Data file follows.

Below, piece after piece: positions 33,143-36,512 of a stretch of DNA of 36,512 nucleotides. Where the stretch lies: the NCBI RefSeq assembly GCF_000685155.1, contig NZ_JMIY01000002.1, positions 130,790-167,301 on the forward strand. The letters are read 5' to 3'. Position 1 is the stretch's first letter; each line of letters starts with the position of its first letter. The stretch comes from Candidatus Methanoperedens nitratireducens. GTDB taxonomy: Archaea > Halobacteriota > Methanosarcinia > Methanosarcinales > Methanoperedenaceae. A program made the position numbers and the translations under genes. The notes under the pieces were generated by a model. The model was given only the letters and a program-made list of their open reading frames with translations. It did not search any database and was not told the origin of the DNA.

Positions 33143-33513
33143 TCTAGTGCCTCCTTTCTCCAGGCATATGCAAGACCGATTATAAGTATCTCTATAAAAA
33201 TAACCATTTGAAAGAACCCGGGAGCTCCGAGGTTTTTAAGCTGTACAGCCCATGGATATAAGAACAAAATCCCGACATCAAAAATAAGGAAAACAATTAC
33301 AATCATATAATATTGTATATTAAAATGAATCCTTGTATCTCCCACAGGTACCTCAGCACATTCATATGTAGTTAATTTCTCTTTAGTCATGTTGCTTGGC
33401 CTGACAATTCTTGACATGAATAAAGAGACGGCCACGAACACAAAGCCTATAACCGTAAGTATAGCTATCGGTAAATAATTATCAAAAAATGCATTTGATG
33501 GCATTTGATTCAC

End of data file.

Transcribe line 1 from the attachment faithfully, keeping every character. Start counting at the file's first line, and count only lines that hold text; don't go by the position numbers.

Below, piece after piece: positions 33,143-36,512 of a stretch of DNA of 36,512 nucleotides. Where the stretch lies: the NCBI RefSeq assembly GCF_000685155.1, contig NZ_JMIY01000002.1, positions 130,790-167,301 on the forward strand. The letters are read 5' to 3'. Position 1 is the stretch's first letter; each line of letters starts with the position of its first letter. The stretch comes from Candidatus Methanoperedens nitratireducens. GTDB taxonomy: Archaea > Halobacteriota > Methanosarcinia > Methanosarcinales > Methanoperedenaceae. A program made the position numbers and the translations under genes. The notes under the pieces were generated by a model. The model was given only the letters and a program-made list of their open reading frames with translations. It did not search any database and was not told the origin of the DNA.